Beleaguered Ryanair passengers face the prospect of further travel chaos, after pilots at the budget airline threatened strike action.
More than 120 pilots attended three meetings in Dublin on 18 September where an industrial action ballot over crowded flight schedules and other working conditions at Europe's largest carrier were discussed.
Sources said the airline's Irish pilots are set to meet their European colleagues over the next 48 hours to talk about "collective action" - which may result in a strike or staff calling in sick, according to the Belfast Telegraph.
The move would see further cancellations after the airline's boss Michael O'Leary apologised to customers for shelving up to 50 flights per day for the next six weeks, leaving up to 400,000 passengers stranded.
The airline, which flew 117 million passengers in 2016, blamed mistakes in drawing up pilots' holiday rotas for the disruption.
"This is our mess-up," admitted O'Leary, adding that the cancellations could cost the airline up to £18m in passenger compensation claims.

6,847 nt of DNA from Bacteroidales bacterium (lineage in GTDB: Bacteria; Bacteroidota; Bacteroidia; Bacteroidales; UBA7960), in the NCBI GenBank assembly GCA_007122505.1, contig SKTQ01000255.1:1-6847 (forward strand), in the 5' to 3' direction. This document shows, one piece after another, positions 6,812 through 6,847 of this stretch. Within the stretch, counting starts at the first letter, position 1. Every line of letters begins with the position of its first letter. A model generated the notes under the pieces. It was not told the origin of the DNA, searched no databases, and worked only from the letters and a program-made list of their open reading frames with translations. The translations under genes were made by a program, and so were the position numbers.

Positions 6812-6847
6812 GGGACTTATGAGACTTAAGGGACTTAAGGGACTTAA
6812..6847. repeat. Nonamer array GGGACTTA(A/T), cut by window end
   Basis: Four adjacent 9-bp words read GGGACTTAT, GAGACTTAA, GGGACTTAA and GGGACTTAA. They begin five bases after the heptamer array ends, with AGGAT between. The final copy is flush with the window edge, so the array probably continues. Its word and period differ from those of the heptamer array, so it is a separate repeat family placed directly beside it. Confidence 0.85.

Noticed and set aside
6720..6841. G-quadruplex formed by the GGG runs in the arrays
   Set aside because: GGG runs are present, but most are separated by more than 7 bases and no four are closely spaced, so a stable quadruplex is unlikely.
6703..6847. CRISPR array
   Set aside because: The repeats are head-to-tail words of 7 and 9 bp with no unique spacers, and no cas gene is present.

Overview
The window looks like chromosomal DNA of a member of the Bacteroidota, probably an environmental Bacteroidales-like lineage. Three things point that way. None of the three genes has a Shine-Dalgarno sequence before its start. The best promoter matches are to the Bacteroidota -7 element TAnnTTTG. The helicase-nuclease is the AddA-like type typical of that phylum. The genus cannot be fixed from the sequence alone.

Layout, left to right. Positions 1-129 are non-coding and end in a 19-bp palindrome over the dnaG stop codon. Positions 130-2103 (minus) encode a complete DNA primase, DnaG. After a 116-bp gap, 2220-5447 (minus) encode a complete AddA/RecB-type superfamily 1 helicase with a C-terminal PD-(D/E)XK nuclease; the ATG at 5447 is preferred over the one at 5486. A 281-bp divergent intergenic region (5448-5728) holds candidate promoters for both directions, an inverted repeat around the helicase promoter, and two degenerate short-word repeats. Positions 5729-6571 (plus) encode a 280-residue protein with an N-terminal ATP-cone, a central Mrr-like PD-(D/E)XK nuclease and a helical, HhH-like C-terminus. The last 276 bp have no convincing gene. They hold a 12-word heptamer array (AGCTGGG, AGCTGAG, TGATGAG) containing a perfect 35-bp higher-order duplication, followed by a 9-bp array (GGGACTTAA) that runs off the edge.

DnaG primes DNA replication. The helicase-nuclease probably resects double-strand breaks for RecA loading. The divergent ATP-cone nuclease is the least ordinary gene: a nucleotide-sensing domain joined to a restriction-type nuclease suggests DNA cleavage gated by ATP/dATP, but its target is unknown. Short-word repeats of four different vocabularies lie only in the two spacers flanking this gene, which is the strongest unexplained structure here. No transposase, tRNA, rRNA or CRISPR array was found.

Over the last year 140 Ryanair pilots have joined rival operator Norwegian Air. But O'Leary said: "We are not short of pilots, we have 4,200 of them. What we have messed up is the allocation of holidays. We don't have enough pilots in September and October to allocate the leave."
Customers reacted angrily after Ryanair initially only released a list of affected flights up until this Wednesday 20 September.
Consumer rights group Which? said passengers needed more notice. The body said: "It's essential that Ryanair release a full list of flights that will be affected so that passengers have as much time as possible to make alternate arrangements."
The airline was forced to publish a list of the nine airports that will be most affected by the cancellations until October. These hubs will be in Dublin, Barcelona, Brussels, Lisbon, London Stansted, Madrid, Milan Bergamo, Porto and Rome.
Ryanair told IBTimes UK threats of staff going on strike at the airline was "misinformation" put out by the Irish pilots' union.